Rather than bother with setting up a hard coded username and password in your new server, wouldn’t it be better to suddenly have access to full-fledged OAuth session management, user administration, site statistics, and more? We can do that in just minutes with Okta!

Add OAuth Authentication to Your Server With Okta

Now it’s time to enhance your server with user management, key and credential storage and rotation, OAuth server maintenance, forgotten password handling, and a slick administration UI. That sounds like a lot of work! Fortunately, it’s done for you with Okta’s user management and authorization services. You merely plug Okta dependencies into your Spring Boot project, configure a few security settings, and you get all of that and a bag of chips in just a few simple steps. Here’s how.

Get Your Okta Credentials

If you’re new to Okta, you can sign up here for a free developer account. You’ll receive an invitation email with your username (your email address) and a temporary password. Follow the link provided in the email, sign in using these credentials, and create your admin account for the first time. You’ll be asked to create a new password, and after completing this page, you will find your Okta developer console. There is much to explore here, so if you’d like, feel free to take a break and browse around!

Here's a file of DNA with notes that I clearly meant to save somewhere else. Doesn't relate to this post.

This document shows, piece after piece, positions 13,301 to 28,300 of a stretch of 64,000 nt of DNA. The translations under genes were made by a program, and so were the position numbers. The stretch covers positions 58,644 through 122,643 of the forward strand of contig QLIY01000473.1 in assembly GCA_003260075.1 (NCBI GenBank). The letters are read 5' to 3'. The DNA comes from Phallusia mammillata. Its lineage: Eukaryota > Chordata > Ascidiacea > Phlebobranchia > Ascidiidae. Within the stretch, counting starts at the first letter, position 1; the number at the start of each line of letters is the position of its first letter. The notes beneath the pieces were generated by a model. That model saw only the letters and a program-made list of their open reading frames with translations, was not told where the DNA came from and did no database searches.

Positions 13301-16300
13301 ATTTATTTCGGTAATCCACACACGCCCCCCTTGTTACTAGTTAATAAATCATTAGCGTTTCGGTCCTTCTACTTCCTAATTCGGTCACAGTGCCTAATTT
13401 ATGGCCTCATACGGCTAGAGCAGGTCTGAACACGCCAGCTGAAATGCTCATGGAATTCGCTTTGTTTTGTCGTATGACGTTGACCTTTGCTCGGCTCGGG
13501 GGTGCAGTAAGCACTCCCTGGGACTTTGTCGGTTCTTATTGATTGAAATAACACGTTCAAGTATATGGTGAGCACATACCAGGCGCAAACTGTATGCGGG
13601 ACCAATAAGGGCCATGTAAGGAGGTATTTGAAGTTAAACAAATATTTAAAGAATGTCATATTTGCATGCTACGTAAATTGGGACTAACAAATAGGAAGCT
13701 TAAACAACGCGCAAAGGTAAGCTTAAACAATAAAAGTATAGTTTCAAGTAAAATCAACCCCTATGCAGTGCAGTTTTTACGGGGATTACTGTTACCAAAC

When you’re ready to proceed, go to the Applications tab in your Okta dashboard. It should look something like this:

Screen Shot of Okta add application

Click on the green Add Application button, and since you’re building a web server, select Web (.NET, Java, etc.) as the application type and click Next:

Screen Shot of Okta create application

In the settings page that follows, there is one default value to change. In the Login Redirect URIs field, replace the default value with:

http://localhost:8080/login


Screen Shot of Okta application settings

Then, click Done. This takes you to home base for your new application. There are a lot of features here too but for now, you’ll want to take note of a few pieces of information in the General sub-tab of the Application main tab in the dashboard. The first two are the Client ID and Client Secret located near the bottom of the page:

Screen Shot of Okta application created

Keep those handy, and keep them safe! You’ll use them in your Spring Boot server to authenticate with Okta.